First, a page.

Erikka Askeland: Not so cosy now for the baby-boomers
TO SET the record straight, I love people of my parent’s generation. Some I count as good friends while others, indeed, are my parents.
But I discovered something cold and unmoving at the core of my being when it emerged that they were going to be hit by a “granny tax”. And that cold thing whispered to me along the length of my spine: “Serves them right”.
Sounds vindictive, doesn’t it? But, really, it has nothing to do with the bumper sticker my dad and step-mum had on their caravan that said “We are spending our children’s inheritance.” This made them laugh mirthfully, and quite regularly, while we, the snotty-nosed youngsters, felt the chill of the dawning realisation that we might have to look for alternative ways of funding university.
Instead, it is more because my parents’ generation, the baby-boomers of the western world, has been the luckiest on the history of the planet.
But before I elaborate on this, I wish to clarify what the “granny” evoked by the nickname given to the freeze on tax-free income for the over-65s is not. These grannies are not wrapped in rugs, silvered-hair buns in whisps and hunched over a steaming cup of thin gruel for warmth. Rather, a number of them retired ten years ago in order so they could spend more time taking Spanish holidays.
They have internet accounts, final salary pensions and houses that are worth 40 times what they paid for them in 1970. If they went to university, it was free. Others were able to enter a career “for life” once they left school, which I don’t have to point out, like the assured pension pot, is an increasingly quaint notion. Their parents fought in the wars, while these nascent pensioners reaped the hard won benefits of the NHS, discovered sex and rock and roll, and were the most entitled group of people the world has ever seen.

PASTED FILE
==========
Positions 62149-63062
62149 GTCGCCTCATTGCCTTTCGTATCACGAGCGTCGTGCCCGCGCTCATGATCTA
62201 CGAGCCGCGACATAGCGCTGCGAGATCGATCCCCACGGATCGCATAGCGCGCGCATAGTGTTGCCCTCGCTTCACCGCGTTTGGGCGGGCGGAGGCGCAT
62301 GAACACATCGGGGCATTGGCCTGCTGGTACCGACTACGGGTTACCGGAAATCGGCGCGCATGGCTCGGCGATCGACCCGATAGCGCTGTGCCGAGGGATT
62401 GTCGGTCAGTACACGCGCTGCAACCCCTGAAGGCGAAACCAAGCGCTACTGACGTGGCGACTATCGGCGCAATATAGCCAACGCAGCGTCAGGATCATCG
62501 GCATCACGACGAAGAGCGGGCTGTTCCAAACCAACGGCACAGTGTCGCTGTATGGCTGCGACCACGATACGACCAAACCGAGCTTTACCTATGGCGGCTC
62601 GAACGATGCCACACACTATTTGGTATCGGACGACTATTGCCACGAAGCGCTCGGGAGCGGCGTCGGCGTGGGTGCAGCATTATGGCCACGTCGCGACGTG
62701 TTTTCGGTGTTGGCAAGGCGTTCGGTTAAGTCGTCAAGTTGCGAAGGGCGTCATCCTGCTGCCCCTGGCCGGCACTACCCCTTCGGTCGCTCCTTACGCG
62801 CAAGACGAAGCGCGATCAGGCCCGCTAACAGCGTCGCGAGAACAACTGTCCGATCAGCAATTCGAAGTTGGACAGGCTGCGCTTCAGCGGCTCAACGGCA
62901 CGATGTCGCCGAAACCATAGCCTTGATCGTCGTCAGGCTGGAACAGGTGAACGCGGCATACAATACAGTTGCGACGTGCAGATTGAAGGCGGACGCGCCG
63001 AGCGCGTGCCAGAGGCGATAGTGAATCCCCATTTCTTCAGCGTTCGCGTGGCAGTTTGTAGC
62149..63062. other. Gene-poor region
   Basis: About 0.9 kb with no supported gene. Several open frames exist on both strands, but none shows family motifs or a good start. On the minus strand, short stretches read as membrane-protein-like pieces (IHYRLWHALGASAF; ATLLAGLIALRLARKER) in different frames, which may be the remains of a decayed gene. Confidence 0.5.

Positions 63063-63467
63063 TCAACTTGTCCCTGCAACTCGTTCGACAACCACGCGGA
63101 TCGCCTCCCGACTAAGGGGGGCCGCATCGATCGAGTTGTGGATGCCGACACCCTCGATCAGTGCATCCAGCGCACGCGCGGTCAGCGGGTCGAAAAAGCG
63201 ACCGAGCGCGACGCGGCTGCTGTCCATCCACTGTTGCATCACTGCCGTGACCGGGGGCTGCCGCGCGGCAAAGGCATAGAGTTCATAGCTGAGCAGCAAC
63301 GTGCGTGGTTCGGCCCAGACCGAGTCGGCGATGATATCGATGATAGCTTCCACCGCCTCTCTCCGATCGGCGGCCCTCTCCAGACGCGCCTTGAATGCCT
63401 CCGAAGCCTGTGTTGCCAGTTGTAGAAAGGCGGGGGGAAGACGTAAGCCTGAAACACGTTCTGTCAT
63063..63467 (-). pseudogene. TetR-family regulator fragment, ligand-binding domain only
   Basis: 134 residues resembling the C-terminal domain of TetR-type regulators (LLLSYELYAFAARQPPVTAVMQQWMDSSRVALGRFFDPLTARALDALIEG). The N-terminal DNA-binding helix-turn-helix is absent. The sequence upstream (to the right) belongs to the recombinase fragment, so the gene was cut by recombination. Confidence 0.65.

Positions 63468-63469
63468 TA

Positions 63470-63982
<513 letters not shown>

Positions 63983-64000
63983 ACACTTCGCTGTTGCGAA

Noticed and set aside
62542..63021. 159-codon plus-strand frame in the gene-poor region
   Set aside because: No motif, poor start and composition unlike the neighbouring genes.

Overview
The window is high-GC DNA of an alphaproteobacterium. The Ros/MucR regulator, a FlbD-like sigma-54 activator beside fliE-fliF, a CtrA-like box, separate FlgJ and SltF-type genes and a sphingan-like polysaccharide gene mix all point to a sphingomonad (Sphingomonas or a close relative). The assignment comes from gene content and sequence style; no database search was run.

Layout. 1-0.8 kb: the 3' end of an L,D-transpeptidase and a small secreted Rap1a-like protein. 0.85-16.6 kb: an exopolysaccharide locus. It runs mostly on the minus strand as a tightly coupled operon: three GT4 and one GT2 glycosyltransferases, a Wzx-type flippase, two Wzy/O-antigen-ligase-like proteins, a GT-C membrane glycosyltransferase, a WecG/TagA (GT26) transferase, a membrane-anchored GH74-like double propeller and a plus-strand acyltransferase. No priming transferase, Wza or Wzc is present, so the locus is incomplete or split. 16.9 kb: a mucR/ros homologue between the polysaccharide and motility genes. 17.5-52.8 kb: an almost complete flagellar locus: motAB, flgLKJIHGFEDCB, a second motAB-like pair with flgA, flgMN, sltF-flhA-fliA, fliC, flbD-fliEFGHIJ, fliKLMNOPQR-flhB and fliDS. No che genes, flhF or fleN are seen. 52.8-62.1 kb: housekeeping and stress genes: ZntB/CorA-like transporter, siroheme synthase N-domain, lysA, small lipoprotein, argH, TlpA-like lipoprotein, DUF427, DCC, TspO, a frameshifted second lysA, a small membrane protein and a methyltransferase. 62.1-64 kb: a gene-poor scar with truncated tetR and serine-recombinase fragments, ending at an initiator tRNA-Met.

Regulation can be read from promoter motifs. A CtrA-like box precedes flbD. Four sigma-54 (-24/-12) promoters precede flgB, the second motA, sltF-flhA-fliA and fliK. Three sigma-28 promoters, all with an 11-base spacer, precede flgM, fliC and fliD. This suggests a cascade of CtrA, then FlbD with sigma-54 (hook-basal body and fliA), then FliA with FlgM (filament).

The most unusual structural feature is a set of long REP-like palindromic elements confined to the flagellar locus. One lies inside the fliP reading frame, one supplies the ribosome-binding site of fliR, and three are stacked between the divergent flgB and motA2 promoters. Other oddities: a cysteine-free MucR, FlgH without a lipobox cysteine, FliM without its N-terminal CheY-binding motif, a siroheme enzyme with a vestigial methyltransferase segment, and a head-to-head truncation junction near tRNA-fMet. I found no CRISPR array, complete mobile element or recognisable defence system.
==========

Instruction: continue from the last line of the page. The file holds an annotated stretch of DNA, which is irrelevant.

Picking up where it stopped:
They were lucky. And yet it seems unfair that those turning 64 in April will have to pay more, particularly after they got ideas about what retirement would be like, having seen their slightly older brothers and sisters take out another equity release on their property to fund six months in Florida. But they have worked hard these last 40 years and saved, only to have their fine woollen rug pulled out from under them. That their children will have to work longer and will only be able to start saving once they pay off their student loans might yet humble their grumbles.
It’s not their fault that the state can no longer be the firm but comfortable mattress it once was, which allowed us all to live with a certain modicum of dignity, but which will now become harder and more careworn.
Changes in the tax system never seem fair. But it is worth pointing out that, so far, this group has not had to bear much of the brunt of the austerity measures imposed on other beneficiaries of the state, whether it is parents, students or the disabled. The people perhaps we should feel most aggrieved for are the smokers. As George Osborne pointed out when he delivered his Budget speech, no-one can argue against taxing the stupidity of the louche tobacco fiend.
I paraphrase, of course, but he should probably do something about that sneery, self-satisfied tone that has a tendency to creep into his voice. Smokers, and I am one, are the least likely be too much of a burden on the state pension while still having the privilege of paying for it with another 37p on a packet of 20. Even worse, I can no longer expect my parents to smuggle fags back from Spain, because they can no longer afford to go three times a year.
What is most breathtaking about this raid on the baby-boomers is the fact they have been targeted at all. Not because they are worse off than the rest of the population, but it is the over-60s that are most likely to vote Tory.
It underlines to me that, having been burdened with the biggest peace-time deficit in our history, we are in the mire, and the government is taking hard measures that even threatens the loyalty of its core voters.
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